//The irServer Rule Execution Service REST endpoint URL
                var url = "http://localhost/InRuleRuleEngineService/HttpService.svc/ApplyRules";

                //The object to post to the service
                var postData = getPostData();

                //Typical JS service call
                var client = new XMLHttpRequest();
                client.open("POST", url, true);
                client.setRequestHeader("Content-Type", "application/json");
                client.setRequestHeader("Accept", "application/json");

                client.onreadystatechange = function () {
                    if (client.readyState == 4 && client.status == 200) {
                        writeOutput(client.responseText);
                    }
                }

                //Note that we stringify the post data
                client.send(JSON.stringify(postData));
            }
            catch (ex) {
                alert(ex.message);
            }
        }

 

Finally the last function we will write is called once the response is received. Here we take the response object and update the area field on the screen. Note that just like we had two stringify statements when building the request, now we have two parse statements. One to parse the response object and the other to parse the value of the state property. Once you have the state object in hand you simply bind to the UI manually or using your framework of choice.


        function writeOutput(response) {

            var ruleEngRespose = JSON.parse(response);
            var state = JSON.parse(ruleEngRespose.EntityState);

            document.getElementById("area").value = state.Area;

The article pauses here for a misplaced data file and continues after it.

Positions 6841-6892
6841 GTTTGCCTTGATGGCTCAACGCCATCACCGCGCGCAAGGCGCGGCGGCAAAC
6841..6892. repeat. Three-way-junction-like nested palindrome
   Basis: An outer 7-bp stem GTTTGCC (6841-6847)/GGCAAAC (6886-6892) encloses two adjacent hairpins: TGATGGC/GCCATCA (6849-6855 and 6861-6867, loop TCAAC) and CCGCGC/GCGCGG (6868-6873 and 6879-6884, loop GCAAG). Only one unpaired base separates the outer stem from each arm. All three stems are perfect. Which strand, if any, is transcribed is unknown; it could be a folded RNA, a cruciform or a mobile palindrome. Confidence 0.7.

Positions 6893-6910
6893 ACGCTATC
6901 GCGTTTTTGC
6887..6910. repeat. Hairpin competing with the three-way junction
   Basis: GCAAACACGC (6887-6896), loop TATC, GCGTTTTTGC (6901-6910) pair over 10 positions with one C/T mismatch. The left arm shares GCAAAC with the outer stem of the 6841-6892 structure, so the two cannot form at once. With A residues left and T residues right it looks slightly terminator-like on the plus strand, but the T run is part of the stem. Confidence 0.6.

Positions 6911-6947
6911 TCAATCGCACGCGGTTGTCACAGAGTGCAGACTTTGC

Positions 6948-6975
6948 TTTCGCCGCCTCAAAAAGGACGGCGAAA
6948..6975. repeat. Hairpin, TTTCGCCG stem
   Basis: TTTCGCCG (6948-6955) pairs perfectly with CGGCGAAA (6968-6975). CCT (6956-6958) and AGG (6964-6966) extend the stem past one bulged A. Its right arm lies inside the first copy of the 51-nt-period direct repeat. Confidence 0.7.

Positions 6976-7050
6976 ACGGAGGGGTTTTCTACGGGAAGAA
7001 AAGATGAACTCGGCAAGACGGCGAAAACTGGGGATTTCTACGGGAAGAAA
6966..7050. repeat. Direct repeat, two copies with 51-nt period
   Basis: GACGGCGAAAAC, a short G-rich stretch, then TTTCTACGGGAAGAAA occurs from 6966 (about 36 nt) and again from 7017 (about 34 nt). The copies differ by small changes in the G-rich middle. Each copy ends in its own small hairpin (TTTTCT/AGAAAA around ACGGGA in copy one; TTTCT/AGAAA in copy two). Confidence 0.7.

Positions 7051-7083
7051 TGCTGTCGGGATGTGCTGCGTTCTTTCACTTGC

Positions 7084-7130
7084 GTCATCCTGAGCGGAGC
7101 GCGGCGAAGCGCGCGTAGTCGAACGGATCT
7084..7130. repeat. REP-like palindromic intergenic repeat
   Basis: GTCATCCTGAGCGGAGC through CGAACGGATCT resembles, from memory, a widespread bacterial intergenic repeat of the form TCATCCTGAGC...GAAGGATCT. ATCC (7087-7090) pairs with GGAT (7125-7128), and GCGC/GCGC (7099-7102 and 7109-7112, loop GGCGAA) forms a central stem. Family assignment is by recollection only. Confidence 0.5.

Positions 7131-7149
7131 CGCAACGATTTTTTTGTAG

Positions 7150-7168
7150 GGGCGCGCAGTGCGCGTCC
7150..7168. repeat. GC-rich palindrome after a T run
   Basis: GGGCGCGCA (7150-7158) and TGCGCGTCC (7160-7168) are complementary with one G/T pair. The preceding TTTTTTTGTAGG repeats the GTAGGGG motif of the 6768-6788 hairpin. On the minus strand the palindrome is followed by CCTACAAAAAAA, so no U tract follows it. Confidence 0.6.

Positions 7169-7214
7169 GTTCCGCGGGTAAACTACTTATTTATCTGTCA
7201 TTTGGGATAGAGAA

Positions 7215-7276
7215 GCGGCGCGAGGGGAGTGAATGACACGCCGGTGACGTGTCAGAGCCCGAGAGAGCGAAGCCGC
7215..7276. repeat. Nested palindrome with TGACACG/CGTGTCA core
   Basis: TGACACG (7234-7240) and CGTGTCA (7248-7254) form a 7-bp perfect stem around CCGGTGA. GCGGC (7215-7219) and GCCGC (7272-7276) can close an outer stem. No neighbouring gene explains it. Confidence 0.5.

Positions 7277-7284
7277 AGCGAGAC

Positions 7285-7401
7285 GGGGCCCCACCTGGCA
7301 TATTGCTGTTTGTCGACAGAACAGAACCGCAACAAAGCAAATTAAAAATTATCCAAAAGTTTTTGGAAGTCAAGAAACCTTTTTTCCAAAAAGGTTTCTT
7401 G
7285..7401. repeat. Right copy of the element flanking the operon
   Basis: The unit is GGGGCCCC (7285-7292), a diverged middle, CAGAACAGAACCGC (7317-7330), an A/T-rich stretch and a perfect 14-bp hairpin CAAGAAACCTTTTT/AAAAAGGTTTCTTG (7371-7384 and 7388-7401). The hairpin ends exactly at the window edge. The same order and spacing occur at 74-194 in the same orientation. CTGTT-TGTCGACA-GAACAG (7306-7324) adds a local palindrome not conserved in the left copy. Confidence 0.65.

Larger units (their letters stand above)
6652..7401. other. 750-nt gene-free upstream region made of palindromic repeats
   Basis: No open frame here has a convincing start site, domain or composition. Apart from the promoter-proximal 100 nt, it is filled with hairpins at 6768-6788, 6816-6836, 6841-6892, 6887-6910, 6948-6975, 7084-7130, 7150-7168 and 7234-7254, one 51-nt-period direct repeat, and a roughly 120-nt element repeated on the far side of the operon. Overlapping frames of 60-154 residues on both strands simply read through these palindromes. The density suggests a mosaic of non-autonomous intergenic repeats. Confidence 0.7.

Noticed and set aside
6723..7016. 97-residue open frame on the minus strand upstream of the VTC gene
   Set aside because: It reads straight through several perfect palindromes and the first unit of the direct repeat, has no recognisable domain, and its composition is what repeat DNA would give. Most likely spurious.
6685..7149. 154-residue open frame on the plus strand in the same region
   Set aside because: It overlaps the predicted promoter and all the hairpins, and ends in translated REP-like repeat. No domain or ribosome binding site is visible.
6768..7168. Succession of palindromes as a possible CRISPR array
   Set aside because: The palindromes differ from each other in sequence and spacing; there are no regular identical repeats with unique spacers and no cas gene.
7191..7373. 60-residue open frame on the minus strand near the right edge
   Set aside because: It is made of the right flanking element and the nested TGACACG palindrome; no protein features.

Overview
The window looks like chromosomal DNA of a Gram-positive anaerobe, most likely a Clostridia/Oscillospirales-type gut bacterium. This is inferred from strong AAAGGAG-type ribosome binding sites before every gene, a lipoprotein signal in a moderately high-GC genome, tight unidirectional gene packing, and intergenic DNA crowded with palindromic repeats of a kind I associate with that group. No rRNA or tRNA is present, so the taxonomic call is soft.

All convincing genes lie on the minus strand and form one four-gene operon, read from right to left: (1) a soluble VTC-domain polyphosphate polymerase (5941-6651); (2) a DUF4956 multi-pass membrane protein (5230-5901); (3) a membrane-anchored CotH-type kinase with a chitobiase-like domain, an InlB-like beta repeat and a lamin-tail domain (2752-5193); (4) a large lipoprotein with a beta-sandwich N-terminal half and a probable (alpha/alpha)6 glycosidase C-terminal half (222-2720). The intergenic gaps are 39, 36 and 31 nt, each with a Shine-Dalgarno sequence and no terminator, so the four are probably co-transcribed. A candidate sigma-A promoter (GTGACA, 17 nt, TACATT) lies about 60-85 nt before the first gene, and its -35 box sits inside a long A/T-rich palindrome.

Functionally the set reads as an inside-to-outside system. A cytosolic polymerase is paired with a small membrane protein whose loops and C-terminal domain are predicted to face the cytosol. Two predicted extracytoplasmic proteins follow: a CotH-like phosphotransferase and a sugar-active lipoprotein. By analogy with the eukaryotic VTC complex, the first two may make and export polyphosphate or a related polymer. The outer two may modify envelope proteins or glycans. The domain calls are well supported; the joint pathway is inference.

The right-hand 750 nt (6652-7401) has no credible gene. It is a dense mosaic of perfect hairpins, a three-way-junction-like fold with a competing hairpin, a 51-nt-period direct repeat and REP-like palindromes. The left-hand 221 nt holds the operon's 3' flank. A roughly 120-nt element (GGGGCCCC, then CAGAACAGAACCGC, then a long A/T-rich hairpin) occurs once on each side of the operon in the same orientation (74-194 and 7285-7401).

}

 

Step 4: Use an irCatalog Ruleapp Instead

Requiring the copying of a file to the web server for deployment of rule changes might be fine for a POC but in a real application you are probably going to want to use a ruleapp from irCatalog. By modifying your getPostData() function as follows, you can make deployment as easy as checking into the catalog or promoting to your production irCatalog instance. 


        function getPostData() {

            var height = document.getElementById("height").value;
            var width = document.getElementById("width").value;

            var state = JSON.stringify({
                "Height": height,
                "Width": width
            });

            var postData = {
                "RuleApp": {
                    "RepositoryRuleAppRevisionSpec": {"RuleApplicationName": "RectangleApp"},
                    "RepositoryServiceUri": "http:\/\/localhost\/InRuleCatalogService\/service.svc"},
                "EntityState": state,
                "EntityName": "Rectangle"
            };

            return postData;
        }

 

The Future of InRule

The exciting implication of this example is that I no longer need to deploy any DLLs, write a web service wrapper or worry about the execution platform. Once the service is installed, InRule can be run anywhere HTML and JavaScript can run -- which is just about everywhere.

If you would like more examples like this on our blog please comment below and tell us what you would like to see next.


comments powered by Disqus